That same year, the Nazi paramilitary forces began to invade neighborhoods of socialists and communists and to attack meeting places of left-wing groups. A symbolic act was performed by Horst Wessel, a member of the SA. He led an attack on the headquarters of the German Communist Party. Wessel was eventually attacked by the Communists and died on February 23, 1930.

It was the intensification of Nazi violence that led leftist groups to organize anti-fascist resistance, especially after 1929. Even with the resistance, the number of communists killed grew from 1930. At least 171 communists were killed between 1930 and 1932.

Anti-Fascist Alliances in Germany

The anti-fascist reaction in Germany involved different groups, which were formed with the purpose of standing as a front of resistance to Nazism. One of them was the Alliance of Red Front-Fighters, usually called Rotfrontkämpferbund (RFB). It formed militias to attack beer halls that served as a meeting point for the SA.

Another anti-fascist group was the Iron Front, controlled by the German Social Democratic Party. It took a more restrained approach. The most significant anti-fascist group in Germany in that context was the well-known Antifascist Action (Antifaschistische Aktion), organized by the German Communist Party.

The purpose of the Antifascist Action was to create a front that could bring together communists and social democrats in the fight against Nazism. It was this group that developed the symbol used by contemporary anti-fascists. There were, however, two differences:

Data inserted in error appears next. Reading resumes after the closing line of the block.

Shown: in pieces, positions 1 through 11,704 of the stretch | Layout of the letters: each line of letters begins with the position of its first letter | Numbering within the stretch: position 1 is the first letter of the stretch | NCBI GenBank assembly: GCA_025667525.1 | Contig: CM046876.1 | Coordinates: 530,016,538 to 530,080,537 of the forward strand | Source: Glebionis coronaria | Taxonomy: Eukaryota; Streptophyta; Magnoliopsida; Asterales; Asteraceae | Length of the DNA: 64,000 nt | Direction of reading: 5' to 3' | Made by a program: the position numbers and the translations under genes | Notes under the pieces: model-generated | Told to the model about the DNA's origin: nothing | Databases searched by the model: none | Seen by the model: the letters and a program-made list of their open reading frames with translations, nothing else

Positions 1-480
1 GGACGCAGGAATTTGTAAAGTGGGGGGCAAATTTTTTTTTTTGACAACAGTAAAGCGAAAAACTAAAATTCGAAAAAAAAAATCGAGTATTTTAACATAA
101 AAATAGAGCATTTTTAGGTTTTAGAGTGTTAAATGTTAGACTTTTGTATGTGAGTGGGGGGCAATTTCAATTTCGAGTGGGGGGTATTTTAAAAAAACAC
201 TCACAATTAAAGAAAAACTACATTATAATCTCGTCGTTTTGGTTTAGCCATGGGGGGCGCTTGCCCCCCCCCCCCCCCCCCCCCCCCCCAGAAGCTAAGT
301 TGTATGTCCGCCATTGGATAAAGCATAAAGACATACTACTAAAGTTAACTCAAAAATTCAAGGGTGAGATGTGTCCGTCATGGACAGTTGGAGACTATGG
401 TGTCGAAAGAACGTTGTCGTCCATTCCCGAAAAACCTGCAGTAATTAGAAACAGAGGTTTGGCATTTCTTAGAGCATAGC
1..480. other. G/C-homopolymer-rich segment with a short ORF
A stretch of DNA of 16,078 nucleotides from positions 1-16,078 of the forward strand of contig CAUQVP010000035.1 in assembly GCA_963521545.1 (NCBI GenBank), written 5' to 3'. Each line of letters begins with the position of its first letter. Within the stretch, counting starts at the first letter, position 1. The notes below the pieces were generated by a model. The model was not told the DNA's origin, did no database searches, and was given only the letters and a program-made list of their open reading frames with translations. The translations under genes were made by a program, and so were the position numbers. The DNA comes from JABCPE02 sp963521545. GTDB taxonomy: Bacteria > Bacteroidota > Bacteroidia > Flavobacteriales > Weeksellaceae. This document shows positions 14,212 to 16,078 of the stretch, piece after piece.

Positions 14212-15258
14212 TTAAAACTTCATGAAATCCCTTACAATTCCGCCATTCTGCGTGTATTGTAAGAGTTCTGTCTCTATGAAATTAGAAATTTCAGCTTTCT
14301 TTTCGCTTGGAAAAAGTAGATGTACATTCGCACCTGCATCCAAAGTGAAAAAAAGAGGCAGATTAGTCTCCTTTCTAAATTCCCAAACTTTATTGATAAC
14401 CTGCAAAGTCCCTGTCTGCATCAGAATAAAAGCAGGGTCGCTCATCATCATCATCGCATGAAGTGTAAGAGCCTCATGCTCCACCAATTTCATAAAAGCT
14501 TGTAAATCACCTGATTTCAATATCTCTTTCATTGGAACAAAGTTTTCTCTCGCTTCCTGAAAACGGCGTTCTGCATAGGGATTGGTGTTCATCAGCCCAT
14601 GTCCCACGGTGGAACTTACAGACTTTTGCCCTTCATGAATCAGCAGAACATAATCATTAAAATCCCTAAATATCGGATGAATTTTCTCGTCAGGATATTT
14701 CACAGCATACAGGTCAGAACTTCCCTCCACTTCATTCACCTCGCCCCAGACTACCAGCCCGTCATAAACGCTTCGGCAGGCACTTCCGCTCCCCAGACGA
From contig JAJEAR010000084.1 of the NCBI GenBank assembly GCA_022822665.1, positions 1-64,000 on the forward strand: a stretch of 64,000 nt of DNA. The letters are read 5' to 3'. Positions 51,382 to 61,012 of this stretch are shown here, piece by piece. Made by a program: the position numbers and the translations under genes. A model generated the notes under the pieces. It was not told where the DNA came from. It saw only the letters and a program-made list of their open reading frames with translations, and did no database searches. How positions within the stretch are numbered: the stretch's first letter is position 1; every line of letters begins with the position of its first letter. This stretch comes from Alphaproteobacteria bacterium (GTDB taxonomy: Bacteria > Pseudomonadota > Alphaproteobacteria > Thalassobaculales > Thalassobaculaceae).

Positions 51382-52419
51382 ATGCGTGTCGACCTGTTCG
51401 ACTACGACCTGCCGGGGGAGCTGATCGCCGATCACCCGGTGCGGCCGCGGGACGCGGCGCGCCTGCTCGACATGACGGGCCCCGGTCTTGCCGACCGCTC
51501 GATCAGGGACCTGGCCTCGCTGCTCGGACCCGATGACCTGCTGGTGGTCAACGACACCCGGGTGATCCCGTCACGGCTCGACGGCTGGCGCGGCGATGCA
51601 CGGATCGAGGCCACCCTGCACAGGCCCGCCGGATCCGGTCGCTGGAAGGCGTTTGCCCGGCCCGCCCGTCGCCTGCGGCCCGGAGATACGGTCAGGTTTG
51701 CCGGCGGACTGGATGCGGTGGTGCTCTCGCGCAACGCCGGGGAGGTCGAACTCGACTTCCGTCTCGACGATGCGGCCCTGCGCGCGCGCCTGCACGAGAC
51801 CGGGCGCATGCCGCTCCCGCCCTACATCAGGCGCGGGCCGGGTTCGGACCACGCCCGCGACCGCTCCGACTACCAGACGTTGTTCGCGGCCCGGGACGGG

1. The two flags on the German anti-fascist symbol were colored red.
  2. The flags aligned to the right.

Anti-fascism in Germany, like that in Italy, failed, but it generated a considerable reaction. A British Historian Richard J. Evans argues that about 143 SA troops were killed in fighting with anti-fascist militias between 1930 and 1932. Their failure can be mostly explained by the timing of the resistance, it simply started too late.

Nazism was already very influential in 1930, being Germany’s second largest party and therefore had more resources to deploy in the fight against anti-fascists. When the Nazis came to power in January 1933, Hitler used the Gestapo to pursue and destroy anti-fascist cells in the country.

Contemporary Anti-Fascism

We saw that anti-fascism arose in the context of the appearance of totalitarian dictatorships on the extreme right. The defeat of these regimes during World War II did not mean the end of these ideologies. They continued to exist, however in a very marginalized way. However, it has changed radically in the 21st century. The neo-fascists adopted a new strategy, which has made the fascist ideals gain influence in the world.

Contemporary Antifa symbol, a red and black flag on a white background. What Does Antifa Stand For.
Contemporary Antifa symbol, a red and black flag on a white background. What does Antifa stand for.